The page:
Interface is a deciding factor when I pick my tools. Few years ago, I was designing mediocre websites using clunky tools from Macromedia and Adobe. As I switched to Mac in 2007, I had the chance to try Textmate as my main IDE. I was pleasanlty surprised with its simplicity and efficiency. I gradually moved away from WYSIWYG tools, and before long, I was enjoying every line of code I write in Textmate.
“Ignorance is bliss.” — Thomas Gray
Textmate remained my go-to text editor until I started looking at the competition. Auto-save, smart undo, autocomplete suggestions, and a native fullscreen mode have all become standard features in other editors. My hunt for an alternative has begun before I realized.
I started by taking Coda and Espresso for a spin. I was quite impressed with their endeavor to make Web design as seamless as possible. Notwithstanding, their main selling point is also their biggest snag: they suck as standalone text editors.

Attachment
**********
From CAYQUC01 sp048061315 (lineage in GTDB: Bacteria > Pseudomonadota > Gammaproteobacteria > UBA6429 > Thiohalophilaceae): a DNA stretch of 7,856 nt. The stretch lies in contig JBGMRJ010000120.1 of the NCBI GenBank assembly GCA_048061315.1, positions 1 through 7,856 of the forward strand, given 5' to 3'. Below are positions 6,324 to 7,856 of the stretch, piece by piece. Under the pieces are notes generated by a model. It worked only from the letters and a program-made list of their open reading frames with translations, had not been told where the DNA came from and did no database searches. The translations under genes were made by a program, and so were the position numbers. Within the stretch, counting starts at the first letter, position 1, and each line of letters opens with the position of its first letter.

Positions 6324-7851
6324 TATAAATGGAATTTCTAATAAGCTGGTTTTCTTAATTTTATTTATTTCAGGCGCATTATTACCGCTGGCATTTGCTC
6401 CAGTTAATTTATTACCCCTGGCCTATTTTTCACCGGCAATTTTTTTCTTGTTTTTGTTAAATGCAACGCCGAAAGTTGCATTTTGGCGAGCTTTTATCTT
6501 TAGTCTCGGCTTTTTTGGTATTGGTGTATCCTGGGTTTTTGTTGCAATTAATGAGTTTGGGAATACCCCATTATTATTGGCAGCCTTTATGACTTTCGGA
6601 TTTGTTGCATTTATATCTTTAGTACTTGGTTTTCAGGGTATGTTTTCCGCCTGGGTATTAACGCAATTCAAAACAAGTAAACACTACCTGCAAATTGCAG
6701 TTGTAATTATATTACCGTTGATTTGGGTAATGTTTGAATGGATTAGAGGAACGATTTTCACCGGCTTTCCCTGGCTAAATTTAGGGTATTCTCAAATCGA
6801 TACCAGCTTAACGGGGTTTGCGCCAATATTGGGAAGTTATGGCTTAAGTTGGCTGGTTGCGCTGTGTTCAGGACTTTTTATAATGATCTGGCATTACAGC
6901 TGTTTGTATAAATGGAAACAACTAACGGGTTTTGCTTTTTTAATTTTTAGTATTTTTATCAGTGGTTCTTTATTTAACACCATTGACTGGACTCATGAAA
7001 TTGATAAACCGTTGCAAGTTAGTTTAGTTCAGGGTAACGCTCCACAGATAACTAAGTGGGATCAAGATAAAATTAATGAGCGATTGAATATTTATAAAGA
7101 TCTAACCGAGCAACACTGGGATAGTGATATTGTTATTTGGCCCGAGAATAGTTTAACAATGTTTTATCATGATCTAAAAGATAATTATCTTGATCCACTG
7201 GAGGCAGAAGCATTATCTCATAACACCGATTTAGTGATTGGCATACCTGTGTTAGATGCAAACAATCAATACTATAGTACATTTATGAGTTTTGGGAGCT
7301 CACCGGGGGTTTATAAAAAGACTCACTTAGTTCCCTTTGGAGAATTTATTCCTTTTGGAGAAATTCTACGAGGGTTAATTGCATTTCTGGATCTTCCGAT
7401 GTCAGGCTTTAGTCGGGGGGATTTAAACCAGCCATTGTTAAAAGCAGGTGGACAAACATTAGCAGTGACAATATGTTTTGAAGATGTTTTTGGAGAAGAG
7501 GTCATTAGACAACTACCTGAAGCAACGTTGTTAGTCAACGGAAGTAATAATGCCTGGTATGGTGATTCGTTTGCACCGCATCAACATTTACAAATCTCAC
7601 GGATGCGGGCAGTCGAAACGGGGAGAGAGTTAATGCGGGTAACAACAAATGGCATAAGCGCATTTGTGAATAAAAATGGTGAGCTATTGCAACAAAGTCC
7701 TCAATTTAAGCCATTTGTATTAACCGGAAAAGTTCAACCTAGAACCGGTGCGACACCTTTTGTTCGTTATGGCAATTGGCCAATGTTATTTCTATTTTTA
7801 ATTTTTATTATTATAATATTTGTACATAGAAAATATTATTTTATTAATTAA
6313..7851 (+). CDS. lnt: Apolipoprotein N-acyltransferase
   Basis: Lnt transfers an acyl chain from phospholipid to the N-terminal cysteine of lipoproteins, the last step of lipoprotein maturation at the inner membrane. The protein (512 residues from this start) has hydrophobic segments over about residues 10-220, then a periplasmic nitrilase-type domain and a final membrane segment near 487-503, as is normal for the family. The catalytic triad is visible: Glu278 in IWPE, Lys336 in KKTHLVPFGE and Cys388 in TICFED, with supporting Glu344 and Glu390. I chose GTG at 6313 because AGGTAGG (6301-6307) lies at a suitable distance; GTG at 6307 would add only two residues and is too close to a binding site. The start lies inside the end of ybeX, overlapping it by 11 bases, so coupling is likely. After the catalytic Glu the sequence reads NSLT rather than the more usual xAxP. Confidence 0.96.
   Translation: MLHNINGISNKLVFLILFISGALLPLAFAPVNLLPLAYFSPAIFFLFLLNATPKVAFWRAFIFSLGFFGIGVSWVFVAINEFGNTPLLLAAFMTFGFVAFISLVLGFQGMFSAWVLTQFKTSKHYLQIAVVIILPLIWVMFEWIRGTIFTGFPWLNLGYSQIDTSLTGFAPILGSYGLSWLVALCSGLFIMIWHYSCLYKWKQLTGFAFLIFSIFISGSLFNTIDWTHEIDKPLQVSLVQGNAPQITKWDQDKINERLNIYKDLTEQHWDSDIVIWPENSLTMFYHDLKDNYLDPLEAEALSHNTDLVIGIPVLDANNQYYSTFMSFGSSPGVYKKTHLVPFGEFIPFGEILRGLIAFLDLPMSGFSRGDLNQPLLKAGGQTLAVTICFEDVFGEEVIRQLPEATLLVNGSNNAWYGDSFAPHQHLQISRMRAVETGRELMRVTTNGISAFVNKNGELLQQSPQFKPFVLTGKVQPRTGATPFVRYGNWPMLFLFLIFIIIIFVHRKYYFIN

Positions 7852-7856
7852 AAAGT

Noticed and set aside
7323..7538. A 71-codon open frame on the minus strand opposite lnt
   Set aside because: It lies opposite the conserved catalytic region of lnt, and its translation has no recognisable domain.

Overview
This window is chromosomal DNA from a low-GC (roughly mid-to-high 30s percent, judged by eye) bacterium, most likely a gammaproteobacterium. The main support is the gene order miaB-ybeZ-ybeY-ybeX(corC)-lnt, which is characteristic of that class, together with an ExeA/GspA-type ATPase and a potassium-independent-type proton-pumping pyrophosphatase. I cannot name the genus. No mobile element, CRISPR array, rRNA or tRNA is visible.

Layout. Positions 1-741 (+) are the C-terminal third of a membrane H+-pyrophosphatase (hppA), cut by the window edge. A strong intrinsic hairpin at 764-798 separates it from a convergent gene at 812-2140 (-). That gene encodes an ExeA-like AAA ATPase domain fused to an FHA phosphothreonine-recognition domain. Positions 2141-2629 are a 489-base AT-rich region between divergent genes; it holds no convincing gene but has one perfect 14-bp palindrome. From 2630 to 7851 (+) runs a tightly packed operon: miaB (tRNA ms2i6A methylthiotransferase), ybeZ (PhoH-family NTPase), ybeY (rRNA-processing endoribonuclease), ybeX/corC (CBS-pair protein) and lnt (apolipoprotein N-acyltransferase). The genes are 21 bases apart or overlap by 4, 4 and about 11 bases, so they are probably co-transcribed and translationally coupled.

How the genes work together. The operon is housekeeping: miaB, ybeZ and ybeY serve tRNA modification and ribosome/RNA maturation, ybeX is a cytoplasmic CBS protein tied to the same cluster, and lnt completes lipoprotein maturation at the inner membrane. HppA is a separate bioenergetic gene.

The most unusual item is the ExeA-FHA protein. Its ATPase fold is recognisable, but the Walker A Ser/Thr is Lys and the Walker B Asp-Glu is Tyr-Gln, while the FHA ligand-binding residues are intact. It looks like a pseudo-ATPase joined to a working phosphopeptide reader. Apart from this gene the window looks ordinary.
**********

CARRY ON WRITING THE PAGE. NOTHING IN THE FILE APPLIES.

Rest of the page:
Subsequently, I turned to Google for ideas. The first results hinted at BBedit, Vim and Emacs. Albeit being the darlings of many, Vim and Emacs are simply too keyboard-centric for a mouse-trained brain like mine, not to mention their daunting learning curve and ugly non-native interfaces.
Eventually, my next stop was the two-decades-old BBedit, which coincided with the release of a major update for OS X Lion. Recommended by many pundits, I was almost confident that BBedit would fit the bill. Alas, that didn’t happen as I was not happy with the intrusive toolbar, the nebulous syntax highlighting, and the poor support for CSS preprocessors such as Less and Sass.
Although I was initially reluctant to try the less popular alternatives, I had little choice but to wade through an unhealthy number of Textmate 2 wannabes. Some are clearly coming out of the lot (Sublime Text), while many are too unstable for doing any serious work. What they all seem to have in common are the tiny communities and the narrow range of third party extensions.
End of the road? I am concurrently using Sublime Text 2, BBedit and Espresso 2. Am I satisfied with my current workflow? Hell no, and not even the recent Textmate 2 announcement was enough to placate my urgent craving for a decent text editor.